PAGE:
How intermittent energy kills coal- and the grid

The damage inflicted by a good wind day. The first version of this post focused on  choke points that are the fatal flaw of Renewable (unreliable) Energy. This is a reminder about the way RE kills the coal-fired providers and  eventually the whole grid if the windrush continues. On Sunday March 16 the black coal supply fell to the lowest level that I have observed: this was 8.4GW and on Sunday between 11am and 3pm it fell to 8.1. That was the result of substantial wind and also rooftop solar until it began to fade near 3 (Sydney time). Then black coal ramped up sharply, followed by gas and hydro.

8GW is half the capacity of the black coal plants and most of the time they run between 10 and 12 that is probably close to the limit of economic viability. The picture tells the story.

The shape of things to come, see also Perth. Smaller grids are more prone to disruption of course, so in Darwin the intrusion of RE threatens blackouts.

Households and businesses in the Northern Territory face an immediate and growing risk of costly electricity blackouts because governments and regulators have failed to adequately prepare for the growth of renewable energy, industry experts say.

The Territory Labor administration’s hand-picked solar tsar, Alan Langworthy, has joined the recently departed head of the ­region’s leading fossil fuel generator, Tim Duignan, to blow the whistle on a range of problems.

Mr Duignan was sacked late last year over a system-wide blackout in Alice Springs that an official report linked to a single cloud.

SA WATCH. At 7.30 this morning SA was exporting 105MW of power, by noon it was slightly in the red and at 1.30 they are taking in 60MW. They are generating 402MW towards their meagre demand of 877MW  and the mills are running at 20% of capacity.

SA at 5.30.  Importing 101MW. Next to no wind, 6% capacity in SA and contributing 120MW!! Australia wide 16% capacity, 1.1GW  to meet 24.5GW demand. 4.4% Go wind!

SA at 7.30.  Demand 1636, local supply 1236, wind 92, 6% of demand, 4% of  capacity. Importing 400MW.

SE Australia NEM at 7.30 Demand 24.9GW, wind providing 1.3GW, (5%)  at 19% of capacity.

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13 Responses to How intermittent energy kills coal- and the grid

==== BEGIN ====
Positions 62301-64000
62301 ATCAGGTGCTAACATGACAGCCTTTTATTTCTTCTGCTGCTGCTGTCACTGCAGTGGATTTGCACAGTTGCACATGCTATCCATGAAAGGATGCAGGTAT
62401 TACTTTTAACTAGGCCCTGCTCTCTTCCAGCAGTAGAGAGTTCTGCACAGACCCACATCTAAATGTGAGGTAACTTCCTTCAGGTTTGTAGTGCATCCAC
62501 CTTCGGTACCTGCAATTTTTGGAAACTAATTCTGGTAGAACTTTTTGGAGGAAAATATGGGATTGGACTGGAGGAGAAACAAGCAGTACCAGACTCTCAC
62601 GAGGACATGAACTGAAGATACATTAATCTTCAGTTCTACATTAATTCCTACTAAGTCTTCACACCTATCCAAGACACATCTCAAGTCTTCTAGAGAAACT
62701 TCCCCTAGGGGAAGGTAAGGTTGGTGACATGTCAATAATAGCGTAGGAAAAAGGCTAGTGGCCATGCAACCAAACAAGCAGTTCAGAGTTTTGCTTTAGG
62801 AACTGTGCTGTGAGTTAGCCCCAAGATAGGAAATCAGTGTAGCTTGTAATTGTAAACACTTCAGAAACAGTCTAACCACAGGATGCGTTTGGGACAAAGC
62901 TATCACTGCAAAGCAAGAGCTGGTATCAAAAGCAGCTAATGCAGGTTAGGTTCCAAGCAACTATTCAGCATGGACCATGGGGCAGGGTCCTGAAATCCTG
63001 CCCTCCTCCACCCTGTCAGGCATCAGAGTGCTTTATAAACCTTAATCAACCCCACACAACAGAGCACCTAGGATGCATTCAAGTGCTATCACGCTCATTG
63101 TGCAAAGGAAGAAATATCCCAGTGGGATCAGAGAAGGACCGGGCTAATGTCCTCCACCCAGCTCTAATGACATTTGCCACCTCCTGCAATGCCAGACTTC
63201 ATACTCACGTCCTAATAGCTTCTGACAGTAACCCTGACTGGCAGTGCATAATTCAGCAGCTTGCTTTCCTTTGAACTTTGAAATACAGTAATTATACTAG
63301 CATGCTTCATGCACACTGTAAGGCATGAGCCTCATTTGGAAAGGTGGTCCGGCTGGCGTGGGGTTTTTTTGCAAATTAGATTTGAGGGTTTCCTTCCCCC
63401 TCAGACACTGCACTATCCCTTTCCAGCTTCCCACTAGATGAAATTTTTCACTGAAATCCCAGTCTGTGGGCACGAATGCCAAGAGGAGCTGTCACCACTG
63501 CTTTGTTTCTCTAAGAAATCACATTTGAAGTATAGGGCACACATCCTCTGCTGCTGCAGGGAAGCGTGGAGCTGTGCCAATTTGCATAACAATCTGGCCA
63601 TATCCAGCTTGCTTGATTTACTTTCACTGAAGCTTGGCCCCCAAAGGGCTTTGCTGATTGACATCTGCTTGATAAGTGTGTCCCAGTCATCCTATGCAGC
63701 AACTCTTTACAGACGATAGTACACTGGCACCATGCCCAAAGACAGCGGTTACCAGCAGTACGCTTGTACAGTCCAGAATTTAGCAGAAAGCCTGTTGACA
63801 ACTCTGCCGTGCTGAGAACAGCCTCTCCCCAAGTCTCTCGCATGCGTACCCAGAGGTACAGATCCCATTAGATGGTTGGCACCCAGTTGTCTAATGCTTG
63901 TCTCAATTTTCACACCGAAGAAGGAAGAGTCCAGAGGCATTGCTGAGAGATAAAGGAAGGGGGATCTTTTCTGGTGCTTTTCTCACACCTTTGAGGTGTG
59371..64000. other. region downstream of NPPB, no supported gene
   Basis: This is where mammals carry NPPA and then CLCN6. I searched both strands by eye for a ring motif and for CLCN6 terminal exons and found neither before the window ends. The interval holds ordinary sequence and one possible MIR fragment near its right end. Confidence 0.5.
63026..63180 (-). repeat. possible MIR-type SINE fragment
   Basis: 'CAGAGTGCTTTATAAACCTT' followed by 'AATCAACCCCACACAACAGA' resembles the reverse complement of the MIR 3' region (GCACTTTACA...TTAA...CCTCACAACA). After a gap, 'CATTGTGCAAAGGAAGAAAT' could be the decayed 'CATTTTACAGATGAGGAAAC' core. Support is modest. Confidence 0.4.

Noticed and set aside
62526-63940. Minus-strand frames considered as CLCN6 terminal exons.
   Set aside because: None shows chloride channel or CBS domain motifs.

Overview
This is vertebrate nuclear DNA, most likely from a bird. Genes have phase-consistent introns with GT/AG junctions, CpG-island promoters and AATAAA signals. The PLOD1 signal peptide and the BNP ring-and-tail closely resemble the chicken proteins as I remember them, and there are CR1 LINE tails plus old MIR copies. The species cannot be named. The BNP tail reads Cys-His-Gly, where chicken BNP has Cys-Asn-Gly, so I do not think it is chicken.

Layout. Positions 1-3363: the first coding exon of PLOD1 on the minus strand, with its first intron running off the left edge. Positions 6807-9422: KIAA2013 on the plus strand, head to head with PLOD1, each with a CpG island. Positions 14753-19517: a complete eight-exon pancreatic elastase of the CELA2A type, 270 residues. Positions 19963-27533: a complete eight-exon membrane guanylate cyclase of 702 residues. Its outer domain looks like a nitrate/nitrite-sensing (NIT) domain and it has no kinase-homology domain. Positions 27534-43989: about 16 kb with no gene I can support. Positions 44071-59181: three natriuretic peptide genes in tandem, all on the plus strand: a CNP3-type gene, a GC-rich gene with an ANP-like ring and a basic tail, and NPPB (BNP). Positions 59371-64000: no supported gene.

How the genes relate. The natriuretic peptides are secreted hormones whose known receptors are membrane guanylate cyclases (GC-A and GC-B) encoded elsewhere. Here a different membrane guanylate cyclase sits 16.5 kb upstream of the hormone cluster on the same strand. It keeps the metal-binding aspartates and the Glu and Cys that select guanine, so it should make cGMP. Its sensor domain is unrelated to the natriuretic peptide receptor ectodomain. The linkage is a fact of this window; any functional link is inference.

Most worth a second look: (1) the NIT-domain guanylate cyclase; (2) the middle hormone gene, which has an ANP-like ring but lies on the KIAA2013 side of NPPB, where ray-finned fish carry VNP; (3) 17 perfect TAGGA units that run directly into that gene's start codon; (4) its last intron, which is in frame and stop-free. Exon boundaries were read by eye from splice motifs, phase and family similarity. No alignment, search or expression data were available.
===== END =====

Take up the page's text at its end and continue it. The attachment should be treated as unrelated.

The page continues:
1. Aynsley Kellow says:

    How did we allow policy to be decided by those who do not seem to understand the basic engineering realities of the system they are governing?
    Those who tell us that ‘renewables are cheaper than coal’ have a lot to answer for. The latest estimates from Lazards tell us the they are NOT on the basis of the Levellised Cost of Energy (LCOE). If we add the acknowledged SYSTEM costs, they are a long way off. These include back-up, the costs of transmission systems that have load factors of only about 30%, and the destruction of the capital value of dispatchable generation.
    All these are acknowledged in the literature on the economic literature on the
    System LCOE. Did the policymakers, regulatory lawyers and Turnbullites not read any of this?

  2. Rafe Champion says:

    A typical example of “solutioneering” described by Roger James in his layman’s guide to the philosophy of Karl Popper. Based on his observation of postwar government policy and planning in Britain.

    Jumping to a solution before clearly formulating what the problem is (or indeed if there is one at all) or how success or failure are to be judged. Achievement of the solution then becomes the goal; and, when opposition develops, the problem becomes how to get the solution accepted, while the question of how best to solve the original problem, if there was one, never gets discussed at all. I call this mistake solutioneering.

    Read it all on line.

  3. Rafe Champion says:

    Here it is in the Premier State, solutioneering writ large! In caseyou can’t get to it, it is a piece in the SMH about Matt Keane’s plans to spend a few Bil making us the RE powerhouse of the nation. In your face Daniel Andrews! Eat our dust you South Australians!!

    NSW will attract $11.6 billion of private investment and create 2400 new jobs under the Berejiklian government’s ambitious 10-year plan to reach net zero emissions by 2050.

    The plan, the first of its kind in Australia, will drive about two-thirds of the investment to regional and rural NSW and is expected to save households $40 a year on electricity bills.

    It will be “the foundation for the state’s action on climate change” and will also deliver a 35 per cent emissions reduction from 2005 levels by 2030.

  4. BoyfromTottenham says:

    Thanks, Rafe, but perhaps you should have made it clear that the Renewable Energy Target (RET) legislation is one of (if not THE) the main reasons why FF generators are being rendered unprofitable. This iniquitous legislation is cunningly designed to be de jure neither a tax or a subsidy, but to be both de facto. This is achieved in at least three ways – forcing retailers to buy whatever RE is generated regardless of need, thereby denying FF generators access to this capacity; guaranteeing RE generators a subsidy (currently about $35/MWH via the sale of LRET ‘clean energy’ certificates) for every MW that they send to the grid, on top of what they are paid by the ‘market’; and a ‘tax’ on consumers due to retailers having to increase the price of electricity to recoup the cost of them being forced to buy these same ‘clean energy’ certificates from RE generators. The sheer scale of these combined effects is rarely reported – it amounts to a transfer of between $1 and $2 BILLION a YEAR from electricity consumers to RE generators, extending out to 2030 IIRC. For what benefit? And why is no single politician willing to argue for the RET to be abolished?

  5. bemused says:

    Ah, it’s obvious. All that toxic stuff on the bottom four or so layers is preventing renewables at the top from performing properly. Clearly if you got rid of those toxic layers, the renewables would take over. Problem solved. You’re welcome.